Monday 13 February 2023

What It Means To Be A Writer - The Creative Process

WHAT IT MEANS TO BE A WRITER

This is something I've seen talked about a whole ton within the writing community. You've got those who are aspiring to be published one day, and those who are already published, whether indie or trad pub, and then there are those who just aspire to be seen as a writer. I'm not here to throw shade on anyone, but I thought that I would delve into the topic because of often I see people gatekeeping the idea of what being a writer means, and I am not here for any of that.

So let me be clear from the start where I stand: you are valid as a writer so long as you're writing. Now I don't mean that if you take a break, or hit a roadblock or your circumstances change that you're suddenly kicked out of the writing club. I simply mean that for me writing, and being a writer is pretty simple. It doesn't need to be complex, it doesn't need to be a checklist of forty-nine things you have to do to be considered valid, it's simply, you're writing, or in the process of writing, then congrats, you are a writer, you are valid and you belong here!

I will admit to have those same anxieties and worries myself. Like I'm someone who came to writing at nineteen, and while I'd always loved reading and telling stories, I didn't see it as my dream job. I knew what I wanted to be from the age of five, and I set my goals accordingly. Now disability and chronic illness soon skewered those plans and then I was left with the idea of what I wanted to do with my life, and that's when my love of writing became a possible career path.

Since then I've not really looked back, I've taken days to finish a draft, months to finish a draft, years to finish a draft, and let's not even go into how long it took me to d├ębut, and publish my second book. There are always going to be roadblocks that pop up for everyone. Of course some will be more impacted than others, but no one's path is always easy all the time. I became a published author at the age of twenty-three, but it really wasn't until my thirties that I started to bloom and shine when it came to both writing and the author life, and mine isn't an uncommon story.

But let's not digress onto another topic, that's something I'll talk about another week, this week I really do want the focus to be on what it means to be a writer. I mentioned a checklist above, and I still do find it hard to fathom that there are people wanting to gatekeep the writing community. I've never really worked out why, and what the harm is to allow these suspect writers into the community, but I'm sure the people involved have their reasons.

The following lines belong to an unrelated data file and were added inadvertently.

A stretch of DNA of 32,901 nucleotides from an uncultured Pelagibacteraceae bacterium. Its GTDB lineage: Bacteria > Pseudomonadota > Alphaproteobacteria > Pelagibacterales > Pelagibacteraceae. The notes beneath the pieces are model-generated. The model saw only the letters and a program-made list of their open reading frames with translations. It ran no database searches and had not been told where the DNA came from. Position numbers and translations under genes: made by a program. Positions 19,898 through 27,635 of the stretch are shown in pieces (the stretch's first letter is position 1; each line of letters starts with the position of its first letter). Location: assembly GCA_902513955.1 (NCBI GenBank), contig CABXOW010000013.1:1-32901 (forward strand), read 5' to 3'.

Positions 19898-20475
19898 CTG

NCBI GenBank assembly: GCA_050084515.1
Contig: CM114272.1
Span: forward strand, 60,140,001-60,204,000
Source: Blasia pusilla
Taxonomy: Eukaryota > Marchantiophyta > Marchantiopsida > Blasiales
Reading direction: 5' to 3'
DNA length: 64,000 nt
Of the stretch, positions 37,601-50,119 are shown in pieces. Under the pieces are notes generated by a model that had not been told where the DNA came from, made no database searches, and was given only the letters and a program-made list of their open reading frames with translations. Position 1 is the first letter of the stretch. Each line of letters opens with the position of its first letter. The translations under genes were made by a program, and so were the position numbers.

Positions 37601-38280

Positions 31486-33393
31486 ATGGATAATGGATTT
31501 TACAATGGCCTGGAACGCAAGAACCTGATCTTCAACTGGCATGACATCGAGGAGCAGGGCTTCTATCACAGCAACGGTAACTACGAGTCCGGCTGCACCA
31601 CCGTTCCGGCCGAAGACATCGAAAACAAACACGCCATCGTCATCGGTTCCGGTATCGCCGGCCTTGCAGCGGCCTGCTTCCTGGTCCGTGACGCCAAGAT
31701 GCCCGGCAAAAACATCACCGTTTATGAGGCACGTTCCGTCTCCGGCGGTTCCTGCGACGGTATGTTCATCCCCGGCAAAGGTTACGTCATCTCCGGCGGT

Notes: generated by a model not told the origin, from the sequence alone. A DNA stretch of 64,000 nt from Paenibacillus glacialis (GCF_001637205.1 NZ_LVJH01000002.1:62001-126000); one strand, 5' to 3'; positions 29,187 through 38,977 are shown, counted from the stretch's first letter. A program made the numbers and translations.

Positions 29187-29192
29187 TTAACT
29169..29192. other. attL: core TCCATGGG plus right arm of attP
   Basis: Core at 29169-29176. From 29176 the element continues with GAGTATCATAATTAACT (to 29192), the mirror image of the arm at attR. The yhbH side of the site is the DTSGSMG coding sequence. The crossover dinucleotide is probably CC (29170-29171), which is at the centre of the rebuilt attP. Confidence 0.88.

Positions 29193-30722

For me, it feels like the more people we have, the more welcoming we are, the more open our space, the more people who might be struggling will find their people as it were. I spent the first eleven or so years of my writing journey without other people to talk to, without a community around me. I don't say that to garner sympathy, but to point out that back then, things like Twitter and the like were either in their infancy or they just didn't exist. I don't want to have some writer, of any age, facing that same lonely stretch when they don't know what to do, or even if they're doing this right, to be turned away because of some idea that to be valid as a writer, you must do it this way or that way and that's just the rules.

At the age of forty-one, I gotta admit that my tolerance level for that kind of thing is very low. I'd blame getting into middle-age, but to be honest, it's always been like that. For me, being a writer, being seen as valid as one, is simple. It doesn't need a lot of thought and rigmarole put into it, you just welcome anyone who writes. Whether that's short stories, or novels, poems, or screenplays, and everything in between. There are so many parts of the writing process that are universal. Everyone edits, everyone revises, everyone has to deal with some form of rejection. So why fuss about how people approach it, and not just throw open the door and let everyone in? I don't think that's something that will ever make sense to me, and maybe that's a good thing.

So yes, to be a writer, you write. It doesn't matter what you write. It doesn't matter what genre or age category, whether it's fiction or fact. You are a writer, and you are valid, and there will always be room in my writing community for you.

Any questions? Lemme know in the comments!

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